Study shows that not all parklets are created equal

Thursday, March 5, 2015

Originally Published at

The numbers are in for “parklets,” those little curbside, pop-up platforms with tables and chairs found outside a few local businesses, and it turns out that people, and businesses, seem to like them.

The University City District studied parklet use in 2013 – observing and counting who used them and how – and released a report this week detailing what they found. The study included six parklets outside the Green Line Cafe on Baltimore Avenue, Honest Tom’s/Lil’ Pop Shop, Fu-Wah Market, Manakeesh Cafe, Little Baby’s Ice Cream in Cedar Park and Ramen Bar at 4040 Locust.

To get the data, the UCD parked an intern at each spot during the operating hours of the host businesses on Tuesdays and Wednesdays in the spring and summer of 2013.

It shows that most of the people who use the parklets are patrons of the “host” businesses (you don’t have to be, but most were). In terms of daily unique users, the Honest Tom’s/Lil’ Pop Shop parklet (which both offer very portable products) saw the most traffic (just over 140 per day) with the Green Line spot second at about 60 visitors. The parklet outside of Manakeesh, which sits curbside along a busy section of Walnut Street got only a few visitors per day.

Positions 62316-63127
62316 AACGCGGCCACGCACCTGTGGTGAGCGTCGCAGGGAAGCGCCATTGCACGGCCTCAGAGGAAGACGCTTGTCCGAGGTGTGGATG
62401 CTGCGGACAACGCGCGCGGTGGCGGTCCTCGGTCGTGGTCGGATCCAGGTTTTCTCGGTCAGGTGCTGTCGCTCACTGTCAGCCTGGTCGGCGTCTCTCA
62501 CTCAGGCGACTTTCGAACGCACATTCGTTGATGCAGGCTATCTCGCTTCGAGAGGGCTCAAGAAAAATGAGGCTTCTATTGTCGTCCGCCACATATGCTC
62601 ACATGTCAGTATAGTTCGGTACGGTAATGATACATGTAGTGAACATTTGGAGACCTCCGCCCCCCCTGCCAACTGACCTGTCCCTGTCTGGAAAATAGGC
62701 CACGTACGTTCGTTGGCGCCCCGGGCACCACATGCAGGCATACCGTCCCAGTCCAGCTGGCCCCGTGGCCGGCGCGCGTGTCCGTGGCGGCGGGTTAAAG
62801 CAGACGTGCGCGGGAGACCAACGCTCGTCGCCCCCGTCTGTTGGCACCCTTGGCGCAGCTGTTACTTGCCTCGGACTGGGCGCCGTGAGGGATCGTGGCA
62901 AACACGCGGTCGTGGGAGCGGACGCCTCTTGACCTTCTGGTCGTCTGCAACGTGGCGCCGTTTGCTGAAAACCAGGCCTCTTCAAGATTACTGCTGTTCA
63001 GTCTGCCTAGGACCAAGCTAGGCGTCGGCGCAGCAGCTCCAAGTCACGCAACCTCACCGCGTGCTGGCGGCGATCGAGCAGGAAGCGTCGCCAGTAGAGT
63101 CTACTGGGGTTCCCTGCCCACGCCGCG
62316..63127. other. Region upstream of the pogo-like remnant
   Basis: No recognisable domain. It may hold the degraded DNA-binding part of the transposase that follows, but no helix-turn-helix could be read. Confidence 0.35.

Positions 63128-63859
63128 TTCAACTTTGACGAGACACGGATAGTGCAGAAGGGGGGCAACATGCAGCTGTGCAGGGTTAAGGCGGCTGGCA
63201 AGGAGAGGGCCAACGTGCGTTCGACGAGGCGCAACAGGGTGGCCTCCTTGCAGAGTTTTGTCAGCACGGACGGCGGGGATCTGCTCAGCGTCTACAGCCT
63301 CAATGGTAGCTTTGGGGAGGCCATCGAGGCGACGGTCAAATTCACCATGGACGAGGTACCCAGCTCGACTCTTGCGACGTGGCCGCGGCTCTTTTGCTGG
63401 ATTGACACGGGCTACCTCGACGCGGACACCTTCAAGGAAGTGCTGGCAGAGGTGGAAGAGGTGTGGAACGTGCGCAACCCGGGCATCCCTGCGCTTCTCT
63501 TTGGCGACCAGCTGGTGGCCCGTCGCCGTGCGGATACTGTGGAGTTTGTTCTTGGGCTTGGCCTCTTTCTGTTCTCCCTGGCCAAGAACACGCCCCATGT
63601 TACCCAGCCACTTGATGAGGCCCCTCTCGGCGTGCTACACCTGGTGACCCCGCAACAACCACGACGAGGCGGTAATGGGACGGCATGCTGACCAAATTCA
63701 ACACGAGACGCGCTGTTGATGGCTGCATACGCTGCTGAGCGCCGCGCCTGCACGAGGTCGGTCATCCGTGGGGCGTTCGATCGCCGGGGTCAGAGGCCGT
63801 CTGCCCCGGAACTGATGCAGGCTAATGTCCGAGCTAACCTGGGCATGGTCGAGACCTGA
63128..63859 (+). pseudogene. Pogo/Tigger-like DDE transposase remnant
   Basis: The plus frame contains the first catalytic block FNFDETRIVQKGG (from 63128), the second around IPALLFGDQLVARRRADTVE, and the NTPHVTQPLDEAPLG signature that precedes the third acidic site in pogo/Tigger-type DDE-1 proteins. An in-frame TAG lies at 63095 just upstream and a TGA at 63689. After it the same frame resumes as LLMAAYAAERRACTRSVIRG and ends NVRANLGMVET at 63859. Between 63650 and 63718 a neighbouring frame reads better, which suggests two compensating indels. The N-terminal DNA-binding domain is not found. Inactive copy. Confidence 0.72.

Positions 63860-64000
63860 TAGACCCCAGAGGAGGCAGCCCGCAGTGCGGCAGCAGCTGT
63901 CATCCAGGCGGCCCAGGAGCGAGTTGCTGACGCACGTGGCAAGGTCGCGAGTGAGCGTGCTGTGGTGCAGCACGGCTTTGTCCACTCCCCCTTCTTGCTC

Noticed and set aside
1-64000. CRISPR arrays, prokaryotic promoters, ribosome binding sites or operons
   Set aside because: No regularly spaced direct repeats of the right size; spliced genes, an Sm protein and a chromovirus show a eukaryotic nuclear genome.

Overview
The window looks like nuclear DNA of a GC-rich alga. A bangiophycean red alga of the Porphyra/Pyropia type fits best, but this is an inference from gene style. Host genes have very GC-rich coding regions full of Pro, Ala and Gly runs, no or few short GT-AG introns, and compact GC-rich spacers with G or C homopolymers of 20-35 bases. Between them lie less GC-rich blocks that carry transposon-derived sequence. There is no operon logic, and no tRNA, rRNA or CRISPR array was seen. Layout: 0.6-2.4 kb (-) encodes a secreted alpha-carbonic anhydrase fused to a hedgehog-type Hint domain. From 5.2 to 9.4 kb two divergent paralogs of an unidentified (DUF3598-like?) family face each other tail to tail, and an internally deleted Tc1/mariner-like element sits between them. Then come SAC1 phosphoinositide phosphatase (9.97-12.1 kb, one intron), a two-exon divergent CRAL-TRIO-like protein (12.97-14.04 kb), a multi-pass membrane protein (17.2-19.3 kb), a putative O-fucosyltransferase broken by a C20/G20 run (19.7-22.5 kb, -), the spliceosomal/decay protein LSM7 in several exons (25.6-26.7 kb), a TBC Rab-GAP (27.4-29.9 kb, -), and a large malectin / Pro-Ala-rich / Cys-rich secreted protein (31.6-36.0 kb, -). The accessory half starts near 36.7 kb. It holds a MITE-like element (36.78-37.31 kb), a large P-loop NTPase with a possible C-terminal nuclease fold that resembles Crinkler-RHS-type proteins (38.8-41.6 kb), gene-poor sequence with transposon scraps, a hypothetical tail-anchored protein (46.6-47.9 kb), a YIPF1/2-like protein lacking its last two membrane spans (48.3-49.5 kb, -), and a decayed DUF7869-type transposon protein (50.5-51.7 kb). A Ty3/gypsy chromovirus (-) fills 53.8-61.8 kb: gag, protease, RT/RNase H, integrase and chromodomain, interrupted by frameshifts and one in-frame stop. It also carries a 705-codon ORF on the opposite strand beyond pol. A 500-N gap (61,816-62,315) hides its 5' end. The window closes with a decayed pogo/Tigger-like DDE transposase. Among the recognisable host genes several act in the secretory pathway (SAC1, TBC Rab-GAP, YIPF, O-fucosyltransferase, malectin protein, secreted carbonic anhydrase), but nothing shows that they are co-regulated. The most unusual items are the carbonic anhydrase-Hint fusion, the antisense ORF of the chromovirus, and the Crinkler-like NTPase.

Use at the Honest Tom’s/Lil’ Pop Shop location spiked at about 2 p.m. and then again at about 6:30 p.m. Green Line’s parklet was busiest at about 2 p.m. and 6 p.m. and Little Baby’s parklet saw most of its daily use between 8:30 p.m. and 9:30 p.m. The others spiked during lunch and dinner times. 

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Peak usage of the six parklets. The full UCD study is available here.

User demographics skewed slightly male and most users were in the 18-34 age group. No data was collected regarding race or ethnicity (which is usually self-reported) nor were any observations or anecdotes reported.

It appears that businesses couldn’t be happier about the impact of the parklets on their profit margins. Sales data collected a week or two before the parklets opened compared to after they opened showed an average of a 20 percent increase in sales.

The report concludes that the two biggest predictors of parklet success are:

• “Customer turnover by interior seat” – The more people coming and going who are looking to sit down, the busier the parklet.

• “Building transparency” – Having a clear view of the parklet from inside the restaurant. Large glass facades help out.

Other important factors seem to include “food conducive to onsite consumption,” “population density” (residents within 500 feet), pedestrian traffic, and, kind of ironically, the presence of parking on both sides of the street.

The full report is available here.

– Mike Lyons

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